From the archive | Why being lazy is good for you

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Sometimes it’s better to indulge your inner sloth, scientists say. It allows the brain to recharge and ideas to flourish (Photo: Getty Images/Gallo Images)
Sometimes it’s better to indulge your inner sloth, scientists say. It allows the brain to recharge and ideas to flourish (Photo: Getty Images/Gallo Images)

Go on – be lazy!

It’s not something we often hear and we’re unlikely to ever tell our kids and partners to do it. After all, these days we’re in the business of being busy all the time, especially now that we are back at work and school has started again.

There’s work and gym and chores and gardening and books and films and friends and crosswords and spouses and kids and parents . . . Every spare moment is filled with something to keep us occupied. But the good news is you don’t have to cram every day with as much activity as you possibly can – in fact, scientists say it’s really important to be lazy. It’s good for your general health and is how you can come up with genius ideas, solve complex problems and have bursts of inspiration, they say.

“We live in a world where we’re afraid of being idle for fear of being deemed lazy,” writes Andrew Smart in his new book, Autopilot: The Art & Science Of Doing Nothing. “Not only that – busyness is considered a status symbol. If every waking minute is accounted for by something, you’re somehow important.” Our lives are all about being busy because it’s become widely accepted that doing more means we’re more productive, more popular and more efficient.

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But Smart’s book turns this idea on its head. Being idle isn’t a luxury or a vice (the devil finds work for idle hands and all that) but a necessity if you want to function at your peak, he says. And this isn’t just his opinion. Research has shown being idle increases your effectiveness, creativity and “aha” moments while also making you healthier.

It’s “backward” to think being busy makes you important, Smart says. “Chronic busyness leads to stress that can lead to cardiovascular diseases and other health problems.” Another recently published book comes to the same conclusion. The Upside Of Your Dark Side: Why Being Your Whole Self – Not Just Your “Good Self ” – Drives Success And Fulfilment, by cognitive scientists Todd Kashdan and Robert Biswas-Diener, also looks at our need to “unplug”.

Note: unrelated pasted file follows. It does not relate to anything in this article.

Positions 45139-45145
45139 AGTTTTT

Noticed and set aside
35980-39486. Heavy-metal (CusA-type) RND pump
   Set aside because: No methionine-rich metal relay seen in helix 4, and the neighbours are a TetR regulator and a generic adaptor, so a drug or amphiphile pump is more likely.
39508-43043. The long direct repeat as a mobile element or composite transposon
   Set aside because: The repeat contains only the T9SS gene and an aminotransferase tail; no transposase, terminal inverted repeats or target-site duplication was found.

“When our minds wander they tend to be pulled to the consideration of unresolved issues or to the planning of future goals,” Kashdan says. “And it’s during this spacedout state that creative insight happens.” We can’t do it consciously, he adds. Just think of that eureka moment in the shower or on the bus on the way home – those ideas come when they’re not forced.

“Mind-wandering” happens when we’re doing something mundane and unchallenging, says Scott Barry Kaufman, scientific director of the Imagination Institute at the University of Pennsylvania in the US. It’s when you just let your brain be – and we should be doing more of it!

The science of zoning out

Neuroscience has shown that our brains are actually more active when not focused on a specific task. A study by American neurologist Marcus Raichle using neuro-imaging technology found that the same areas of the brain that became deactivated during periods of concentration became particularly active when study participants weren’t focused on a specific task.

“A great deal of meaningful activity is occurring in the brain when a person is sitting back and doing nothing at all,” Raichle says. The increased blood flow in the brain when in idle mode results in a healthier, happier, more creative brain, he concludes. The network of brain regions that become active when the brain is idle is called the default mode network or resting state network.

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“It turns out that when your mind is at rest – when you’re daydreaming quietly in a chair, say – dispersed brain areas are chattering away to one another,” Raichle says. The energy consumed by this ever-active messaging is about 20 times that used by the brain in task-oriented mode. So basically when you’re zoning out and being idle your brain certainly isn’t.

Why we need to be idle

We need to think about idleness in the same way we think about sleep, Smart says. If you go without sleep for too long you build up a sleep deficit and nobody is at their best when they’re not getting enough shuteye. It’s the same with idleness – you build up a deficit over time.

We all know that feeling when we need to recharge our brain. It doesn’t happen by finding more to do. Quite the opposite – zoning out is what allows our brain to recharge. Another reason zoning out is important is it’s the incubation period for creativity, Kashdan says.

 (Photo: Getty Images/Gallo Images)
We need to think about idleness in the same way we think about sleep (Photo: Getty Images/Gallo Images)

“It’s where ideas you never would have consciously connected seem to come together on their own – suddenly it becomes clear why your best friend seemed distant at dinner last night or what you should buy your dad for his birthday, for example.” Mindfulness has become a buzz-word over the past few years – the idea being you should keep yourself focused on the present moment, conscious only of the here and now.

But Kashdan points out it’s impossible to sustain a state of mindfulness over a long period. You’ll naturally ebb and flow out of it, he says, and this happens for a reason. “With mindfulness you’re so in the present moment with your consciousness there’s no room for ideas to collide,” Kashdan adds.

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